Cognitive and Computational Neuroscience, Vision, fMRI
Professor of Psychology and Neural Science
I received my Ph.D. in computer science from the University of Pennsylvania. I was a postdoctoral fellow at MIT, a research scientist at the NASA-Ames Research Center, and an Associate Professor at Stanford before coming NYU. I was awarded the David Marr Prize in computer vision in 1987, an Alfred P. Sloan Research Fellowship in neuroscience in 1994, the Troland Award in psychology from the National Academy of Sciences in 2002, and the Margaret and Herman Sokol Faculty Award in the Sciences from New York University in 2006. I was elected to the National Academy of Sciences in 2013.
The research in my lab spans an interdisciplinary cross-section of neuroscience (visual, cognitive, and computational neuroscience), psychology (psychophysics), and engineering (image processing, computer vision, computer graphics).
We develop computational theories of brain function. A variety of anatomical, physiological, and behavioral evidence suggests that the brain performs computations using modules that are repeated across species, brain areas, and modalities. We have developed and tested a model of canonical neural computation, called “the normalization model”. The normalization model was initially developed to explain stimulus-evoked responses of individual neurons in primary visual cortex (V1) and has since been applied to explain neural activity in a wide variety of neural systems ranging from fruit fly olfaction to human attention and decision-making. The defining characteristic of the model is that the response of each neuron is divided by a factor that includes a weighted sum of activity of a pool of neurons.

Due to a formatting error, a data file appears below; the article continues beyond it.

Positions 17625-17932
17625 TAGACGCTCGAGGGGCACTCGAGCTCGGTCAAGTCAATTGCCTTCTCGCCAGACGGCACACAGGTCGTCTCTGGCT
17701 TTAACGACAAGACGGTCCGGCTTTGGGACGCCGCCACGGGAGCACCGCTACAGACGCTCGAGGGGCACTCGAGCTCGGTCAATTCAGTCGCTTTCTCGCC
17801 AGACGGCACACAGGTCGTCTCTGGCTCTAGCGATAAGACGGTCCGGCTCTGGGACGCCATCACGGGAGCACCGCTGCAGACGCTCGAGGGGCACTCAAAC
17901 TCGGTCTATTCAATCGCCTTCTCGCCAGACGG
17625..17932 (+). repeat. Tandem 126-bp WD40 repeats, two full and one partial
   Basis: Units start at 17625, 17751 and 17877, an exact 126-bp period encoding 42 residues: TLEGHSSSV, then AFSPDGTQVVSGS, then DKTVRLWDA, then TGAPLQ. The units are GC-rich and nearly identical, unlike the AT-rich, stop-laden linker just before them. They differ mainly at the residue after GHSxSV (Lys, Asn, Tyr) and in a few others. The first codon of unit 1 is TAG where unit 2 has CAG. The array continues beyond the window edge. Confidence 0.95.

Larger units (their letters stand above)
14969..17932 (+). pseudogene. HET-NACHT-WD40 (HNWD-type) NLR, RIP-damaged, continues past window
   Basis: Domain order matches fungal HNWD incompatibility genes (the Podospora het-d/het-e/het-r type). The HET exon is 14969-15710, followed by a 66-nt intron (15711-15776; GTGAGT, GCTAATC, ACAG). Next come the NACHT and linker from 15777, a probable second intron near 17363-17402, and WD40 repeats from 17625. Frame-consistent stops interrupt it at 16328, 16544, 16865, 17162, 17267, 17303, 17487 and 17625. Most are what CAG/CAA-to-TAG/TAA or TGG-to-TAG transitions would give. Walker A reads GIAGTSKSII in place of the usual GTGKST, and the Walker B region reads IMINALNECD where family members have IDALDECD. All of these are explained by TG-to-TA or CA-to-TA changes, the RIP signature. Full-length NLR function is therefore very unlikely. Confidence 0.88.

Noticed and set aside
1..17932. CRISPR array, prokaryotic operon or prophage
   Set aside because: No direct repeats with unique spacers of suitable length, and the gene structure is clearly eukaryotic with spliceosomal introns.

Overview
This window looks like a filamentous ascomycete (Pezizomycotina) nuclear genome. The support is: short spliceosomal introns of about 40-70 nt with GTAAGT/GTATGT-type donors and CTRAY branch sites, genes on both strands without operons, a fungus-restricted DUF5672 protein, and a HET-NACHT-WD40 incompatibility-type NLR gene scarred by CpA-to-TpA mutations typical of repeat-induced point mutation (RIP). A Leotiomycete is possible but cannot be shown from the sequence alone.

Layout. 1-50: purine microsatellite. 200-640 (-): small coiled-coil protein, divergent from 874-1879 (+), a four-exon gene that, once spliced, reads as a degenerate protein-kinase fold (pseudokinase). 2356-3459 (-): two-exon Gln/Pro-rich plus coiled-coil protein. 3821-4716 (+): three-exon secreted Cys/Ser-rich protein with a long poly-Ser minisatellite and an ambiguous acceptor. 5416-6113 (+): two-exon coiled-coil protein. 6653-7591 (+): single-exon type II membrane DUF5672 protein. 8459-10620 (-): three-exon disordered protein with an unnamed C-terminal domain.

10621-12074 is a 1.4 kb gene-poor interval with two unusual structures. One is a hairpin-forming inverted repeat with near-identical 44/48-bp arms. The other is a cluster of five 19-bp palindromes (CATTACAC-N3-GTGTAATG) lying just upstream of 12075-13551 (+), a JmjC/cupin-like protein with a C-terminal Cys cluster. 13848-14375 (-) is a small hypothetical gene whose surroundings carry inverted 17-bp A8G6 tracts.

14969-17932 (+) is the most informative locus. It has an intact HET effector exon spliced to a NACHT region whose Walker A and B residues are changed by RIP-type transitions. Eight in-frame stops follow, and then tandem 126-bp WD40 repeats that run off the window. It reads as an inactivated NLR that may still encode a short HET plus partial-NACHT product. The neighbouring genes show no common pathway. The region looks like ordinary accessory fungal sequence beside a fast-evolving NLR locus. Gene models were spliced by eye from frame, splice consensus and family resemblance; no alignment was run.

I have recently developed a unified theoretical framework for guiding both neuroscience and artificial intelligence research. The theory offers an empirically testable framework for understanding how the brain accomplishes three key functions: (i) inference: perception is nonconvex optimization that combines sensory input with prior expectation; (ii) exploration: inference relies on neural response variability to explore different possible interpretations; (iii) prediction: inference includes making predictions over a hierarchy of timescales. These three functions are implemented in a recurrent and recursive neural network, providing a role for feedback connections in cortex, and controlled by state parameters hypothesized to correspond to neuromodulators and oscillatory activity.
We also use functional magnetic resonance imaging (fMRI) to quantitatively investigate the relationship between brain and behavior. The vast majority of neuroimaging experiments from other labs around the world have focused on which parts of the brain are involved in a particular cognitive or perceptual task. Although this has been an important first step, perception and cognition depend not only on which brain areas are active, but also on how neuronal activity within each of those areas varies over space and time. We are using fMRI to measure the timing and amplitude of brain activity, for testing computational theories of the neural processing underlying cognition and perception. Part of my own excitement about this work is that it brings together my engineering training with my interest in neuroscience, as we routinely develop new image processing and computer vision algorithms for analyzing our functional and structural MRI data. We are using fMRI to study visual awareness, visual pattern detection/discrimination, visual motion perception, stereo depth perception, attention, working memory, the control of eye and hand movements, and neural processing of complex audio-visual and emotional experiences (movies, music, narrative).